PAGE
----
Life “felt hopeless” for Brook Marshall at the tender age of just 17.
He had been thrown into what doctors then thought was depression, triggered by the death of his grandpa, dropped out of high school and began a long stint of unemployment.
Brook’s life continued on a downward spiral as he sampled ten different types of anti-depressants before finding one that worked for him and wrestled with intense mood swings.
The 27-year-old, who lives in the city centre, said: “My behaviour was inconsistent and completely erratic.
“One day I was the happiest person in the world, the next I would spend all day in bed because I was depressed, the next I would be paranoid and suspicious of everyone and not talk to anyone
“Sometimes it wouldn’t even be every day, sometimes it could switch from hour to hour when it was at its most intense.”
The mood swings became unbearable for Brook, to the point where he attempted suicide and was admitted to the Carseview Centre.
Through his own research into mental health, Brook stumbled across a condition called borderline personality disorder and recognised himself.
He said the realisation that he had this condition was like a “light bulb moment” of how he had been feeling his whole life.
An official doctors’ diagnosis soon followed and the appropriate medication has stabilised his behaviour.
Brook said: “I felt like I had been failed by the system.
“I suffered a lot of referral rejections, long waiting lists, my experience at Carseview was extremely negative and I was misdiagnosed for eight years.”
Through Book’s experiences he spotted a gap in the services provided, particularly a lack of peer one-on-one support and a holistic approach to mental health.
This led him to set up Feeling Strong around 18 months ago in an attempt to bridge the gap.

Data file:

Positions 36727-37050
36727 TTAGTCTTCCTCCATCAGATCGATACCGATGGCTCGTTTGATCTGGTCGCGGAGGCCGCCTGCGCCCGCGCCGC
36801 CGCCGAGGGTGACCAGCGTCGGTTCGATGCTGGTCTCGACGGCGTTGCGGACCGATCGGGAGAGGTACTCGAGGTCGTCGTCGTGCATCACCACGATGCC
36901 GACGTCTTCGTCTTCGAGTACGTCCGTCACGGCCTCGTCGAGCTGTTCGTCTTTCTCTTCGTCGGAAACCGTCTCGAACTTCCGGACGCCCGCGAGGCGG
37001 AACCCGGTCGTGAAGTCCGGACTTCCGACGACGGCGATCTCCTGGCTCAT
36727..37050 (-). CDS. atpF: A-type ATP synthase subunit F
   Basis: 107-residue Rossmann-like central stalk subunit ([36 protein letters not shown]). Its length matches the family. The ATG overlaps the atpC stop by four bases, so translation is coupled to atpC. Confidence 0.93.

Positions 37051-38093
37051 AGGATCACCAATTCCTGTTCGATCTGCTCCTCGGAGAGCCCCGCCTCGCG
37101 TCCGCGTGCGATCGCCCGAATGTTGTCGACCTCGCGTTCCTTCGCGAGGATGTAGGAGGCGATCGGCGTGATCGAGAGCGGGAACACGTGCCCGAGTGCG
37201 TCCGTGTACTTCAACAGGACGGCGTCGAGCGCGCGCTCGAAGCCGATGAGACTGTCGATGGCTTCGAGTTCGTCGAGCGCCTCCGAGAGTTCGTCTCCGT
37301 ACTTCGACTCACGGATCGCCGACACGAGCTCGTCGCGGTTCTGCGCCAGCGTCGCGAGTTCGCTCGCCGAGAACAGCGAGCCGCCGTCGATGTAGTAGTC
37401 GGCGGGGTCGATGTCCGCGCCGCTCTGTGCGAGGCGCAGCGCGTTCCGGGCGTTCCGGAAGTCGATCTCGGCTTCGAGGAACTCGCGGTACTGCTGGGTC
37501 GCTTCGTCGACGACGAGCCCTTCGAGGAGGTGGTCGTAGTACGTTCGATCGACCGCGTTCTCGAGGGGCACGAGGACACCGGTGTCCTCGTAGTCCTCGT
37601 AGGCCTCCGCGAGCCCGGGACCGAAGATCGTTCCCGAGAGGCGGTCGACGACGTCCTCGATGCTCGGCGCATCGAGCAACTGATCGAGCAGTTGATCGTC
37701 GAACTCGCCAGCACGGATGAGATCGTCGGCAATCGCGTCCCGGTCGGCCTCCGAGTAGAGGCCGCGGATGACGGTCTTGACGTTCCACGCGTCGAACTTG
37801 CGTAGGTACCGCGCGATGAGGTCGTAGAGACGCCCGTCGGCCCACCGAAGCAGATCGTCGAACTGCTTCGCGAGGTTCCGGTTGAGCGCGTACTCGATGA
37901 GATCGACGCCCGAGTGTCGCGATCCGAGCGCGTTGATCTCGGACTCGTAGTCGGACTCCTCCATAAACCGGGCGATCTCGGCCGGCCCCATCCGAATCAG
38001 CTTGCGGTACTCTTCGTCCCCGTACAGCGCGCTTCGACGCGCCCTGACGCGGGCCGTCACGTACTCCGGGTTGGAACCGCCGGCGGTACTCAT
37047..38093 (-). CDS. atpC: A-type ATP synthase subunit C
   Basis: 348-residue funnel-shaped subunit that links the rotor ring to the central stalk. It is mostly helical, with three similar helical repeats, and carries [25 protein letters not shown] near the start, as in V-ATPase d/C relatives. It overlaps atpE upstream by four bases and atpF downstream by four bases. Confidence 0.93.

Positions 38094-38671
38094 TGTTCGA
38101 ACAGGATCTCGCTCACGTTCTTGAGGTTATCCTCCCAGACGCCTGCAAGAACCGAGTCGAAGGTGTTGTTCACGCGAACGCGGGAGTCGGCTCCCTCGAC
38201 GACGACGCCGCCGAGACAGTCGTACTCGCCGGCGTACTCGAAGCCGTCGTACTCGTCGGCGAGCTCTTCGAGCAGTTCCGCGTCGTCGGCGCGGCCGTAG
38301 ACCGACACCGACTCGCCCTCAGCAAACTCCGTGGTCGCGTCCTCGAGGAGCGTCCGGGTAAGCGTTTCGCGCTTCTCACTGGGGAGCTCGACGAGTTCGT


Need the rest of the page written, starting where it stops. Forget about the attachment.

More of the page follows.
The mental health charity for young people focuses on supporting individuals with all aspects of life instead of solely relying on medication.
It has gone from strength to strength, now with six members of staff, 30 volunteers and ten projects under its belt, including running the Scottish Government’s ASSIST Suicide Prevention program.
And this month Feeling Strong opened a new “one-stop-shop” on Albert Street, where youngsters can access the charity’s services, receive referrals to partnership projects and simply hang out in the chill out zone.
Robbie Matthews, 24, services and impact manager at Feeling Strong, said: “There is a real vacuum when it comes to information and signposting.
“Young people don’t feel like there’s a place they can go for peer to peer support and they often say that mental health professionals don’t understand how they are feeling.
“The hub offers a safe place for them to come together and talk about mental health and to meet other young people who are experiencing similar issues.”
The centre can make referrals to green projects such as organised park walks, gardening and other outdoor activities.
Staff are also organising events such as a short cooking course and gaming events to encourage those with common interests to come together.
For more information see Feeling Strong’s Facebook page or download the app, which can be found by searching Feeling Strong in the app store.
Link to Evening Telegraph article here